House and Senate conferees broke up their most recent meeting about 12:30 a.m. Sunday, with no agreement. Rep. Mary Murphy, DFL-Hermantown, in a closing statement, said the House wants to get an agreement on $210 million in Legacy spending. But a lot of ground will have to give — mostly on the House side — if a pact is to be agreed upon.

Regardless how things stand when the Legislature adjourns in the next day or so, a transition is occurring — a major shift in political allegiances. Doubtless, the House will find the going much more difficult in future sessions, trying to circle the wagons of environmental advocates particularly, when needed.

The reason: No one — not the greenest of green groups, and certainly not hunting and angling groups — trusts this bunch, anymore. Rep. Jean Wagenius, DFL-Minneapolis, no doubt will feel the fallout, as will Murphy, as will Rep. Rick Hansen, DFL South St. Paul.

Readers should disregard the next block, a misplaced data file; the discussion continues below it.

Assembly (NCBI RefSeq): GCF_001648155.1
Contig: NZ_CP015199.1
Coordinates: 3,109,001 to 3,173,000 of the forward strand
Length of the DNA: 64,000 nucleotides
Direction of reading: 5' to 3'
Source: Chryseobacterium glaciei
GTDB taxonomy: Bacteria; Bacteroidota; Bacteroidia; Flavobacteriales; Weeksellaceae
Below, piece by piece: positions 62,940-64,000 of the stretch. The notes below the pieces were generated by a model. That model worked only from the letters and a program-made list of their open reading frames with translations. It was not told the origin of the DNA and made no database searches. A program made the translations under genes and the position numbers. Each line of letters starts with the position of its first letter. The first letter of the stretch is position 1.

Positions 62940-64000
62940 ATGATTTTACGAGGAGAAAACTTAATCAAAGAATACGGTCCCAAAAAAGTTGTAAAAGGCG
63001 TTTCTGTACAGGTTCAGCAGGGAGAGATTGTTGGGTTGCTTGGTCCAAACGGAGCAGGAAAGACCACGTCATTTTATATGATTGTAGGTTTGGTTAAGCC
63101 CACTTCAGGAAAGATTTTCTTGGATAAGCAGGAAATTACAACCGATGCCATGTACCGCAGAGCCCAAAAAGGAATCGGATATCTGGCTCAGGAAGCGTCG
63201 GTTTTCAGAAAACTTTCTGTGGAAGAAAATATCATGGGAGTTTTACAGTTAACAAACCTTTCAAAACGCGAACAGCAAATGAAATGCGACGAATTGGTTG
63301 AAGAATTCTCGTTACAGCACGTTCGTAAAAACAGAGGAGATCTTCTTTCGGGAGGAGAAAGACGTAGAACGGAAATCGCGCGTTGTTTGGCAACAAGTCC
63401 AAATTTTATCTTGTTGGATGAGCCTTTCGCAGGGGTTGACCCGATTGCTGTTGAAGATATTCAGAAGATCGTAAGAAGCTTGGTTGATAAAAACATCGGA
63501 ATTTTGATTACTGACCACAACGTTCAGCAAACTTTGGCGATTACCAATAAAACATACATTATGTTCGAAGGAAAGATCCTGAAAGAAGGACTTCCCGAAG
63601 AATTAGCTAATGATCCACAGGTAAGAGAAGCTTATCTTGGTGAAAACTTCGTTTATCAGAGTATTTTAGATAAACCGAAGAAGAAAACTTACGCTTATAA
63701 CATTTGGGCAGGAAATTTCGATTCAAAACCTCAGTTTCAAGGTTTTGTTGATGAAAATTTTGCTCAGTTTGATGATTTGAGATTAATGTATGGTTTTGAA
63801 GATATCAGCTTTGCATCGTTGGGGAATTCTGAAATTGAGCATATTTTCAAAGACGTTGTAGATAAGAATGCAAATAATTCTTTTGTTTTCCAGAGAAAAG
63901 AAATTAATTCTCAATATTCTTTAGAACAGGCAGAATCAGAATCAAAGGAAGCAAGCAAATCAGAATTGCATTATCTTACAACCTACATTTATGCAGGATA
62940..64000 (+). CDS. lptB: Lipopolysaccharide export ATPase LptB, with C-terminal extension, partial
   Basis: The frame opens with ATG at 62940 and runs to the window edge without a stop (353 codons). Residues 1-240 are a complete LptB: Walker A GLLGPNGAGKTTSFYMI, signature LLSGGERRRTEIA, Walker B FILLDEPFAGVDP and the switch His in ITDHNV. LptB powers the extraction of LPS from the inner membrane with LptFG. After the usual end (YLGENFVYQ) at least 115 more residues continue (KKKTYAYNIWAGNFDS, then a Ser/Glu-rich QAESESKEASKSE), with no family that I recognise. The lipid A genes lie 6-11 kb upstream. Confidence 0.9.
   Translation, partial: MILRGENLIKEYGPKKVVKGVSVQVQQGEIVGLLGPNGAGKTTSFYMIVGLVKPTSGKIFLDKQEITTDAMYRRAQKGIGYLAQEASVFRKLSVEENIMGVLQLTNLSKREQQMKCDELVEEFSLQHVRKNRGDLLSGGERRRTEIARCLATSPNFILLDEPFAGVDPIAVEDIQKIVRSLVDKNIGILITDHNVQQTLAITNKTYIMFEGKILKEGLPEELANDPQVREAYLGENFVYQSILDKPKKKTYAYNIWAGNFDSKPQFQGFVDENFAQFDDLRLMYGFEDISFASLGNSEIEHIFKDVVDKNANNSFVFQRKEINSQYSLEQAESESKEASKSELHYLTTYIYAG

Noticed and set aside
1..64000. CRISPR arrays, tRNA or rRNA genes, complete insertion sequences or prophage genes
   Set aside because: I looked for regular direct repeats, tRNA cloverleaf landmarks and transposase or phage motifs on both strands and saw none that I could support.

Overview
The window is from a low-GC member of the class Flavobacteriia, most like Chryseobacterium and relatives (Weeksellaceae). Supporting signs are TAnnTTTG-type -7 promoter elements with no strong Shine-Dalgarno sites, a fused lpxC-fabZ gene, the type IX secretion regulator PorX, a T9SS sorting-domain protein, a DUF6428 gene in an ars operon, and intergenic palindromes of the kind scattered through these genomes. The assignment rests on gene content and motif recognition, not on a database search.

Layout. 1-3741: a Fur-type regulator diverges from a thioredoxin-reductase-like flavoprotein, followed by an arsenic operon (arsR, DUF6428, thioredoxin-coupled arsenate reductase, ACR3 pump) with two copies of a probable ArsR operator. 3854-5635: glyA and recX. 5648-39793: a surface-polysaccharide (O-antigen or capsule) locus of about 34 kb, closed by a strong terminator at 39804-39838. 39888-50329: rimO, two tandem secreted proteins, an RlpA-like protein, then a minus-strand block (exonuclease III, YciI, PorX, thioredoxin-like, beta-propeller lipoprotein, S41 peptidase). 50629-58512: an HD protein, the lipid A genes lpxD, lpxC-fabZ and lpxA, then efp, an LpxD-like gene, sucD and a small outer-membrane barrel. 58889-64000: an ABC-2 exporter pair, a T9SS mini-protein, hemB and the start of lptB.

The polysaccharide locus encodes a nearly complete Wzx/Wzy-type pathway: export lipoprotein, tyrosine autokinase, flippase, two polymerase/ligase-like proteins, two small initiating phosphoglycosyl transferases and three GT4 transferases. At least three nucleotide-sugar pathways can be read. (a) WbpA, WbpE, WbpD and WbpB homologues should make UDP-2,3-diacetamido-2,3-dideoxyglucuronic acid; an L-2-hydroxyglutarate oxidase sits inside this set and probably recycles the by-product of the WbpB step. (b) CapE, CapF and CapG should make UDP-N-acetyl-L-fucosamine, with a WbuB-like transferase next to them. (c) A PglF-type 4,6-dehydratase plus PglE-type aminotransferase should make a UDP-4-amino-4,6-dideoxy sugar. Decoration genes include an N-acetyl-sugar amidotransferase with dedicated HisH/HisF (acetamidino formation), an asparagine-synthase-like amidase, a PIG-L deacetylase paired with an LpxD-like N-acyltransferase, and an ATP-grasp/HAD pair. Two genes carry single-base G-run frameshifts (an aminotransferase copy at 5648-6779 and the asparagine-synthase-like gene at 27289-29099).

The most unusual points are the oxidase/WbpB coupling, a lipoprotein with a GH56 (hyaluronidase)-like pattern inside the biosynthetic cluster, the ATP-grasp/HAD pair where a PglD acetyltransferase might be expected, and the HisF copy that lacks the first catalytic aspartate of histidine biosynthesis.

By contrast, the Senate continues to solidify its position. Even Sen. Ellen Anderson, DFL-St. Paul, who had been the subject of considerable skepticism in recent months, while a member of the Lessard Outdoor Heritage Council, has risen to a position of general admiration as conferees have met now for consecutive days, albeit without much to show for it.

Early Sunday, while the conference committee was preparing to adjourn, it was suggested by the Senate side that conferees should be prepared to meet through the night Sunday and Monday to get an agreement. The gavel is in the Senate's hands today, Sunday, so that appears likely to happen, barring a significant early shift in the House's position.

Meanwhile, the hearing room is packed. DNR representatives are there, as are representatives of all manner of conservation and environmental constituency groups, in addition to some members of the Lessard council. No testimony is being taken.

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Midnight Sunday, and no Legacy Amendment meeting; progress reported, however

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Pawlenty Q&A on the Legacy Amendment bill